A Garnish Takes Center Stage


So, everyone who’s ever purchased a bundle or three of parsley for Pesach and then still seemed to have a bundle or three of parsley left when the seders were over, please raise your hand.

Truthfully, except on Pesach, most of us use parsley as a garnish and … a garnish is just about the only thing that comes to mind. Well, hang on to your hagaddah because this column is devoted to that underappreciated leafy herb that is front and center on your seder plate and usually left to languish unappreciated in the back of the fridge after yontif.

Parsley is actually related to celery (sort of like its skinnier first cousin), and the most commonly available types are curly leaf and flat leaf. The answer to the question of which one best belongs on the seder plate: Pick the one you like best, either one is fine. As to the taste difference between them, the flat leaf has a stronger flavor and fragrance. It is also less bitter than the curly kind.

You should look for parsley that is deep green in color and has tight leaves. Clean the parsley like you clean spinach, which is very well, and check for bugs. Place it in a bowl of cool water and swish it around, then dry it on towels.

Parsley is great but is rarely, if ever, considered a main ingredient. However, impress your friends and family with the following parsley recipes that are perfect for chol hamoed and can be easily converted to be used year-around. They let you get creative on a holiday where the menus tend to all be the same old, same old matzah-centric dishes.

As a final plus for parsley, you’ll be able to say you’re eco-friendly by keeping it “green.”

Note: Parsley should be added at the end of the cooking process so that it retains its flavor and color. One great parsley trick is that if you’re making a lighter-colored sauce just use the stems instead of the leaves as it will give you the flavor of parsley but not the green color.

Baked Salmon Loaf with Parsley Cream | Fish

Serves eight

  • 3 tablespoons butter, melted
  • 2 cups milk
  • 3 eggs, beaten
  • 2 cans salmon, drained and flaked
  • cups matzah meal
  • 2 tablespoons minced onion
  • 2 teaspoons minced garlic
  • 2 tablespoons lemon juice
  • 2 tablespoons minced fresh parsley
  • ¾ teaspoon each salt and pepper

Preheat your oven to 375 degrees. Grease a 9-by-13-inch baking dish. In a bowl, combine the melted butter, milk and eggs, then beat to combine. Add the salmon, matzah meal, onion, garlic, lemon juice, salt and pepper. Mix to combine.

Place the mixture into the prepared baking dish and cook uncovered for 35 to 40 minutes. Remove it from the oven and let it cool for four to five minutes before cutting and serving. Serve with parsley cream sauce (below).

Parsley Cream Sauce | Dairy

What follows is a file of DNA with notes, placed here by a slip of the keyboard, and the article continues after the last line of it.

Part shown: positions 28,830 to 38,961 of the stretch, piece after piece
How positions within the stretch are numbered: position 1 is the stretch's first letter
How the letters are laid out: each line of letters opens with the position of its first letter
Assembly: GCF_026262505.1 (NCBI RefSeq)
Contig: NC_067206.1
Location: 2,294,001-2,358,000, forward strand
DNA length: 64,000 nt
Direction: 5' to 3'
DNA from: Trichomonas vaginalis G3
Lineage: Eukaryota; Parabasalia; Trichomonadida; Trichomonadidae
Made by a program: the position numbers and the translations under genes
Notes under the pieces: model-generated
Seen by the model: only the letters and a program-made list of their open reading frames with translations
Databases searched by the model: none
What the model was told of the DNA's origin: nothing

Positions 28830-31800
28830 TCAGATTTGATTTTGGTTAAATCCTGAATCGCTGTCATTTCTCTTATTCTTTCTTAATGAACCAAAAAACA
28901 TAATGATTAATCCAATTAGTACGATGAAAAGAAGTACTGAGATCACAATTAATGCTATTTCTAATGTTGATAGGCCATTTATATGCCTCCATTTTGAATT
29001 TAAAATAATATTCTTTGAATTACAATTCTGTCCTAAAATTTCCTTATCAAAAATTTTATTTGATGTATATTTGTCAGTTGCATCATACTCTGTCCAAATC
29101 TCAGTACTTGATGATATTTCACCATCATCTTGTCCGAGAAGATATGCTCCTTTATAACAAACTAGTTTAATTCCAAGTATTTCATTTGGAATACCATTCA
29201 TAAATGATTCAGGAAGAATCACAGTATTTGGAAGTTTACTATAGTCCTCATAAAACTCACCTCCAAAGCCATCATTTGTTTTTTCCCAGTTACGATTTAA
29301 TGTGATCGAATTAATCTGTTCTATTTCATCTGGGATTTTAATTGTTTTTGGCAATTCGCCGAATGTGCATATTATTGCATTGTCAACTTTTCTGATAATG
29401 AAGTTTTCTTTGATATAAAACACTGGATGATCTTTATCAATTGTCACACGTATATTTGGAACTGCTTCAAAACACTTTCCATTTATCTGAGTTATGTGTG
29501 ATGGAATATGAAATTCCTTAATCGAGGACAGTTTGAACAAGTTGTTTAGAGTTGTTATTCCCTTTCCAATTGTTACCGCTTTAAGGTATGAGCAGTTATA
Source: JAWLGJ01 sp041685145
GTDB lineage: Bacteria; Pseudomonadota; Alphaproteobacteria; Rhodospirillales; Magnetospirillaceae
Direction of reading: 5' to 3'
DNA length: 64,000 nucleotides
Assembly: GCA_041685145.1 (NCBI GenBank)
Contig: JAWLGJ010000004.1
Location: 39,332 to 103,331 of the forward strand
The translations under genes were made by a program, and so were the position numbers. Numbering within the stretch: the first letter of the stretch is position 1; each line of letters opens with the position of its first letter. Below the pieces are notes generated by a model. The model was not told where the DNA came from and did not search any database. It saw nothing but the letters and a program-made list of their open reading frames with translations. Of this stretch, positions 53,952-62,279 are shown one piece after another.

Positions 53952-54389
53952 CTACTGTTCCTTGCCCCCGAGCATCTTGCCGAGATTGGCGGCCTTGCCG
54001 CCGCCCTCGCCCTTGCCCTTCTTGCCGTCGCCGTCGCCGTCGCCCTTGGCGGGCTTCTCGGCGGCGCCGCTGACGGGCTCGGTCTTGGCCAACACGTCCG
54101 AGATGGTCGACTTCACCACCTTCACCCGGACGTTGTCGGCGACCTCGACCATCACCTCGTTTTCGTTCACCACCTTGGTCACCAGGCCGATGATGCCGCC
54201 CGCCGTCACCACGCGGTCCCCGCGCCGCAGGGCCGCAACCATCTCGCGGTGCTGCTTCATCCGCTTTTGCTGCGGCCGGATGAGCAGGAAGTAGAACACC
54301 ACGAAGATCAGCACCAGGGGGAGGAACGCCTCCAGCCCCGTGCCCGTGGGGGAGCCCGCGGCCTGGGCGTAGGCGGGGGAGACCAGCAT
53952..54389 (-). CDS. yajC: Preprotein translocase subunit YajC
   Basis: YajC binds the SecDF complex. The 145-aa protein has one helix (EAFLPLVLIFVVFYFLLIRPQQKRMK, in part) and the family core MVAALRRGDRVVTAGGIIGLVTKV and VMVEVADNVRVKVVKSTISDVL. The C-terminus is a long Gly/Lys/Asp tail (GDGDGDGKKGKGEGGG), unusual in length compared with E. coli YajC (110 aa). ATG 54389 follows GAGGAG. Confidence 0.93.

• 4 tablespoons butter
  • tablespoons matzah cake meal
  • 2 cups milk
  • ¼ cup mozzarella cheese
  • 2 tablespoons Parmesan cheese
  • Pepper to taste
  • ¼ cup minced fresh parsley

In a saucepan, melt the butter, and then quickly whisk in the flour. Cook for one minute, whisking constantly. Whisk in the milk, cheeses, pepper and parsley. Cook, whisking constantly until combined and the cheese is melted (one to two minutes). Serve immediately. Makes about 2½ cups.

Hearts of Palm and Parsley Chopped Salad | Pareve

Serves six to eight

  • 10 green onions, chopped
  • 6 to 8 tomatoes, chopped
  • 2 cans (14½ ounces) hearts of palm, drained and cut into thin disks
  • ¾ cup chopped flat-leaf parsley
  • 1 can black olives, chopped
  • 2 cans sliced water chestnuts, drained
  • ¼ cup fresh lime juice
  • 4 tablespoons olive oil
  • ½ teaspoon kosher salt
  • ½ teaspoon ground black pepper
  • 2 cups chopped romaine or red leaf lettuce

Put the onions in a bowl of cold water and soak them for five minutes. Drain. In a large bowl, combine the lime juice, olive oil, salt and pepper and whisk to combine. Add the green onions, hearts of palm, olives, parsley, water chestnuts and lettuce. Toss to combine. Adjust the salt and pepper to taste.

In a serving bowl, combine the mushroom mixture with the parsley and cauliflower. Mix gently and serve. Best served warm.

Lime and Parsley Salad | Pareve

Serves eight

  • 1 head romaine or red leaf lettuce, chopped
  • 1 English cucumber sliced
  • 1 cup fresh parsley, chopped
  • 1 red bell pepper, diced
  • 2 avocados, diced
  • 2 tablespoons fresh lime juice
  • 1 teaspoon lime zest
  • 2 to 3 tablespoons olive oil
  • Kosher salt and pepper, to taste

Put everything into a bowl and toss to combine. 

Parmesan Cauliflower and Parsley Salad | Dairy

Serves eight

  • 1 teaspoon lemon zest
  • 2 tablespoons lemon juice
  • ½ teaspoon salt
  • ¼ teaspoon black pepper
  • ¼ cup olive oil
  • 6 ounces mushrooms, thinly sliced
  • 5 cups loosely packed fresh chopped parsley
  • 2 large eggs
  • ¼ teaspoon salt
  • teaspoon black pepper
  • 2 cauliflower cut into bite-sized pieces
  • 2 cups Parmesan cheese
  • cup olive oil

In a large bowl, combine the lemon zest, lemon juice, salt and pepper. Whisk in the oil until combined. Add the mushrooms and mix to coat. Let it sit for at least 20 minutes.

In a bowl, combine the eggs with the salt and pepper. Mix to combine and add the cauliflower. Toss to coat well. Put the Parmesan in a large bowl.

With a slotted spoon, place the cauliflower into the cheese, tossing to coat. In a large skillet, heat the oil until hot but not smoking. Cook the cauliflower in three to four batches. Turn occasionally, until golden on all sides, three to four minutes per batch. Remove the cauliflower from the oil, drain it on paper towels and let it cool slightly.

In a serving bowl, combine the mushroom mixture with the parsley and cauliflower. Mix gently and serve. Best served warm.


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